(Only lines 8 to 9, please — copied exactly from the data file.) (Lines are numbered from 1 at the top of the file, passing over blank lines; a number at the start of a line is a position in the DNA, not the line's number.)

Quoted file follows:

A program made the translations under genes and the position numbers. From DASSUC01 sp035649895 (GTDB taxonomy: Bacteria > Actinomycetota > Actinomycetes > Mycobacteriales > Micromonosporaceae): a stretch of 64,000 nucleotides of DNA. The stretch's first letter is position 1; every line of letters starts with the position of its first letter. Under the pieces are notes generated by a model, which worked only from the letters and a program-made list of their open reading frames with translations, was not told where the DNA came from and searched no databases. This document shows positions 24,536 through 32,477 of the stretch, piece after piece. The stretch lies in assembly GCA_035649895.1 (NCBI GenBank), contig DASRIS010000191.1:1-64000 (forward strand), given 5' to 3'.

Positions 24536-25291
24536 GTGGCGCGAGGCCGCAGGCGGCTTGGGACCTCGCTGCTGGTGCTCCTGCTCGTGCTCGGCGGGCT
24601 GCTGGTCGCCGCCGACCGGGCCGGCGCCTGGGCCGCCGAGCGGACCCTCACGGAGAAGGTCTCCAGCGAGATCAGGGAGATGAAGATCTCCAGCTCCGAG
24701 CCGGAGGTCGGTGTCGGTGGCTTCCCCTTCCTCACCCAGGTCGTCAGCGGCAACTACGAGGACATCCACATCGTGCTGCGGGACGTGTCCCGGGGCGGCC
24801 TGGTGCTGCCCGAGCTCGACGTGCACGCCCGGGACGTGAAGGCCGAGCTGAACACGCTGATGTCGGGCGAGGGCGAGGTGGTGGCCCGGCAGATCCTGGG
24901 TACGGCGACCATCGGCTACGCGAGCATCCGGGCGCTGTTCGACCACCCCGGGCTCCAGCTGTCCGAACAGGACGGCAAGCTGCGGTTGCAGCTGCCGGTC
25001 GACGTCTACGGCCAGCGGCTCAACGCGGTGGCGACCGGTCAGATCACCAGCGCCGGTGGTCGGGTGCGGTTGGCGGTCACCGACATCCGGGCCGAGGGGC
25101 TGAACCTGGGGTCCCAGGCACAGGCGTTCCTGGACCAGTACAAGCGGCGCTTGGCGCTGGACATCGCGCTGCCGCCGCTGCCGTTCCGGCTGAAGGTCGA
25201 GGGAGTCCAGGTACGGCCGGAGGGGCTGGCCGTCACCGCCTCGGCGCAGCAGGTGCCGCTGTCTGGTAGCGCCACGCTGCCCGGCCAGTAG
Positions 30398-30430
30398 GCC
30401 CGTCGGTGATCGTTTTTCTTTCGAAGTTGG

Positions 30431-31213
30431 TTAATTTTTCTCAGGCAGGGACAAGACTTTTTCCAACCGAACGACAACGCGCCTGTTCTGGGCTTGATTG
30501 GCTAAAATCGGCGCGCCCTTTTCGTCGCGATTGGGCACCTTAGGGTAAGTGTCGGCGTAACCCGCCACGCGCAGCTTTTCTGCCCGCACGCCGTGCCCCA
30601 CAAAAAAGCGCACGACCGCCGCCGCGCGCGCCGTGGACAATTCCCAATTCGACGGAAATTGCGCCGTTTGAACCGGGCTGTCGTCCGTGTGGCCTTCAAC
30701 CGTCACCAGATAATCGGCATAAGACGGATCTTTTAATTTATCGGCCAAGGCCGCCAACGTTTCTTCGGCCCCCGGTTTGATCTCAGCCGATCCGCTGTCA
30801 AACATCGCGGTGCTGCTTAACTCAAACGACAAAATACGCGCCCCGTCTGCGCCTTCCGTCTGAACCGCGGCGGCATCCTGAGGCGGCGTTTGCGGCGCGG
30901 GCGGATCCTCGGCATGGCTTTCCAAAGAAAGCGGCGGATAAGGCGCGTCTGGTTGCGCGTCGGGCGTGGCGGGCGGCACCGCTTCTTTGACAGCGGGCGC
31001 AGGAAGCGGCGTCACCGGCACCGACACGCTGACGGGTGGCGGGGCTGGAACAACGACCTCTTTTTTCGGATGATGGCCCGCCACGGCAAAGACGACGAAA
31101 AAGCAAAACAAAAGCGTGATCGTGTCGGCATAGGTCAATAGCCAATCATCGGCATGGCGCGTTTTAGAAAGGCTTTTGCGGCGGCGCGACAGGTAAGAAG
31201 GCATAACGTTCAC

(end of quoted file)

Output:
25001 GACGTCTACGGCCAGCGGCTCAACGCGGTGGCGACCGGTCAGATCACCAGCGCCGGTGGTCGGGTGCGGTTGGCGGTCACCGACATCCGGGCCGAGGGGC
25101 TGAACCTGGGGTCCCAGGCACAGGCGTTCCTGGACCAGTACAAGCGGCGCTTGGCGCTGGACATCGCGCTGCCGCCGCTGCCGTTCCGGCTGAAGGTCGA